This pudding is served at Sandy Lerner's Hunter's Head Tavern in Upperville. This is best served with a traditional English custard sauce, such as Bird's Custard, but it's also good with vanilla ice cream or whipped cream.
- 1 to 1 1/2 loaves thinly sliced white sandwich bread, such as Pepperidge Farm thin sandwich bread, crusts removed
- 2 bags (20 ounces) frozen dark cherries
- 1 bag (10 ounces) frozen whole strawberries
- 1 bag (10 ounces) frozen blackberries
- 1 bag (10 ounces) frozen raspberries
- 1 pound red or black currants, or a combination of the two (may substitute blueberries)
- 1 cup sugar
- 1 cup fruit-flavored liqueur, such as kirsch or cherry brandy
- 1/4 teaspoon almond extract
Lightly oil a 12-cup Bundt pan with nonstick spray oil.
Using the slices of bread, line the pan, overlapping the slices halfway. This is most easily done in this order: Wrap the center cone of the pan with 4 to 5 overlapping slices of bread. Fix these in place by overlapping the slices along the bottom of the pan, then overlapping the slices around the center cone. Last, line the outer walls of the Bundt pan, overlapping the bottom slices and adjoining center slices. Set aside.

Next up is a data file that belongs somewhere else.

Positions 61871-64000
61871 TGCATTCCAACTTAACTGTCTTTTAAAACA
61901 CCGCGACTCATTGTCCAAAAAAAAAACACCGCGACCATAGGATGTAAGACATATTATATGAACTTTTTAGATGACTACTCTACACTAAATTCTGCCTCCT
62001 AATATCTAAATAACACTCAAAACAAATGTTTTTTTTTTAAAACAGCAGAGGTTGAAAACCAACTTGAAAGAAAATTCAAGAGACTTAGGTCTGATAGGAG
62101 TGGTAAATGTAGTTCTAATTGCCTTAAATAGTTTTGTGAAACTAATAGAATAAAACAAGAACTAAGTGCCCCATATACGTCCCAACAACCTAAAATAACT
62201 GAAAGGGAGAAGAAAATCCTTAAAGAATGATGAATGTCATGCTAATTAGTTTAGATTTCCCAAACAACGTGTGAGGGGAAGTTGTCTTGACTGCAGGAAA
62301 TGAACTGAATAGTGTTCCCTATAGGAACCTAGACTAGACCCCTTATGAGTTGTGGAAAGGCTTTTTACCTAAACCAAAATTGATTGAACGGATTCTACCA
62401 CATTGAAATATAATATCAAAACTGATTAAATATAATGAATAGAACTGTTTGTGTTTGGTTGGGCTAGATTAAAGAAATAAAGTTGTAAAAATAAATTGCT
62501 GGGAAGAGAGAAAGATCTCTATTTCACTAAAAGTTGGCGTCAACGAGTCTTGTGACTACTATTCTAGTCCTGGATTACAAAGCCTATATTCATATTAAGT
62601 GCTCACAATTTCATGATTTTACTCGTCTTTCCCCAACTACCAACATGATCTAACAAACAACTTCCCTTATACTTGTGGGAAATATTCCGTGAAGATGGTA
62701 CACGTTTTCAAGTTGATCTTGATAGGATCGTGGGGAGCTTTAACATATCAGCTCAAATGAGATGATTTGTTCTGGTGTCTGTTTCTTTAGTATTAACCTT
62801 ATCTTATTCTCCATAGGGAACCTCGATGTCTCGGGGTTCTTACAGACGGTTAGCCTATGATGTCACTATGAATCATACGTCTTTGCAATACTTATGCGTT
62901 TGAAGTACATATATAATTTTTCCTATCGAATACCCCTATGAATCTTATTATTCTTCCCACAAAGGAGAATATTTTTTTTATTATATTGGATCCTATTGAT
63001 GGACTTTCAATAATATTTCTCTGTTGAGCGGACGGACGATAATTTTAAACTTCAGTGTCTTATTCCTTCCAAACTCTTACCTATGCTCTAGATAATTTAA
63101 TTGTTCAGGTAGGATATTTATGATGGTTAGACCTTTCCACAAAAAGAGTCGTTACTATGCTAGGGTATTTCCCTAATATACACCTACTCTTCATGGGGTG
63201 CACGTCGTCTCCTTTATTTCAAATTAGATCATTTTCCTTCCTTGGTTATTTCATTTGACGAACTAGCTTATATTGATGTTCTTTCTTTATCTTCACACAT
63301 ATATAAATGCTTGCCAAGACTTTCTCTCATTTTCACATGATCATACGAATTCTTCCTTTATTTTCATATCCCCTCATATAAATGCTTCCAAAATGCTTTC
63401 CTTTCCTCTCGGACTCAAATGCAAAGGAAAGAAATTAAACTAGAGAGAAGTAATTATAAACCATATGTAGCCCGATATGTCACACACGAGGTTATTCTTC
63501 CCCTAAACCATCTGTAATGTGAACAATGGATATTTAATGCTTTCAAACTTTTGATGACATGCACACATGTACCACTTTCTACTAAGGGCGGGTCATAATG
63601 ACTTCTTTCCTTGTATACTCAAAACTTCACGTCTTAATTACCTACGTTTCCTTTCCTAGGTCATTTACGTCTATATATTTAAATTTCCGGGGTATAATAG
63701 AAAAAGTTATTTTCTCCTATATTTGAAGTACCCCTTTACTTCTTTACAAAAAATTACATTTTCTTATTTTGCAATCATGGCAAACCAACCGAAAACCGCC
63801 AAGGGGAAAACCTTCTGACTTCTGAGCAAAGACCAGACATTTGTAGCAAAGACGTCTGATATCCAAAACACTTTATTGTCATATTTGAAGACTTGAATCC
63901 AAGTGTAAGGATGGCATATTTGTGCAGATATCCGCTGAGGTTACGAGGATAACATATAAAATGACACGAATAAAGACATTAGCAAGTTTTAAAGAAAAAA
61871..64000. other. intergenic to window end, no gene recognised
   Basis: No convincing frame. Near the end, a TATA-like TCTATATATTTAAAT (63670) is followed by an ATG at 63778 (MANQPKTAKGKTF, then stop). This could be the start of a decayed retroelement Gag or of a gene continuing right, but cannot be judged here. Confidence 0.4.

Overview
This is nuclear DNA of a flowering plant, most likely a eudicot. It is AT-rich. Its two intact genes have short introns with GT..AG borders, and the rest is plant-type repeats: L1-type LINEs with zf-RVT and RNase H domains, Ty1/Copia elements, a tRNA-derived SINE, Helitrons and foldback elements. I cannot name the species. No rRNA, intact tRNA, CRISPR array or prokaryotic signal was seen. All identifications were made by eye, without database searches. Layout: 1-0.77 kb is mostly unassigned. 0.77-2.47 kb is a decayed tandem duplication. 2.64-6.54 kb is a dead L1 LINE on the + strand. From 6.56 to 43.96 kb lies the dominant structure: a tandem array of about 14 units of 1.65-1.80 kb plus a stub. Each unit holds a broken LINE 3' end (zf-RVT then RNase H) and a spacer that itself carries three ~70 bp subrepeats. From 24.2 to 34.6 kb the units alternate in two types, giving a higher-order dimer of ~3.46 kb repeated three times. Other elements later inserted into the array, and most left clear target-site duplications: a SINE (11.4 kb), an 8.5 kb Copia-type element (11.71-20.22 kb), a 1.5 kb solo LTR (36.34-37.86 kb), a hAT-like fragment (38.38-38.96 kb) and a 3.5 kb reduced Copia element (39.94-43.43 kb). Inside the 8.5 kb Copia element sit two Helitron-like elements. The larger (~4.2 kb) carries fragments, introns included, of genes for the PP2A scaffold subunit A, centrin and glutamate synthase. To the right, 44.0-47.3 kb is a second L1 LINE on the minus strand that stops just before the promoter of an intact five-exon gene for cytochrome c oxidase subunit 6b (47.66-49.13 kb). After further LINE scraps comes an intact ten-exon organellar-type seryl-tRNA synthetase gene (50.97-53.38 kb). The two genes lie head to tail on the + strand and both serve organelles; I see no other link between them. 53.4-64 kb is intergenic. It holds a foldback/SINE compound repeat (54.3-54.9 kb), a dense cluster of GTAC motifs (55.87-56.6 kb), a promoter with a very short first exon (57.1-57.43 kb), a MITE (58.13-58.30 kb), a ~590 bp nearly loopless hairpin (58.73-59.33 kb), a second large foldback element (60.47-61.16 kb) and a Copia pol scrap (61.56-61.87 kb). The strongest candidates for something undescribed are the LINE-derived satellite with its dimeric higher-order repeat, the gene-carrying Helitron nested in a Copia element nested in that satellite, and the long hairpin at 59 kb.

In a large pan on medium-high to high heat, combine the cherries, strawberries, blackberries, raspberries and currants, breaking up any large clumps of frozen berries. Add the sugar, fruit-flavored liqueur and almond extract. Cook just until the sugar is dissolved but the fruit is still partially frozen, about 10 minutes.
Spoon 1/3 of the fruit mixture into the lined Bundt pan, adding more bread slices as needed, where the pan may still show through. Add another 1/3 of the fruit mixture and check again, making sure bread covers the rim of the pan. Add the final 1/3 of the fruit mixture. If you have any bread slices left, you can cover the top. Cover with plastic wrap and refrigerate overnight.
Just before serving, remove the pudding-filled Bundt pan from the refrigerator and discard its plastic wrap. It's best to do the next step over the sink: Invert a large plate on top of the pan, holding it tightly against the pan, and quickly turn the pan over, so that the pudding is released from the mold onto the plate. Let the pudding sit with the Bundt pan still over it for 5 minutes, so that the fruit juices fully soak into the bread.
Tested by Stephanie Witt Sedgwick.
Email questions to the Food Section at firstname.lastname@example.org.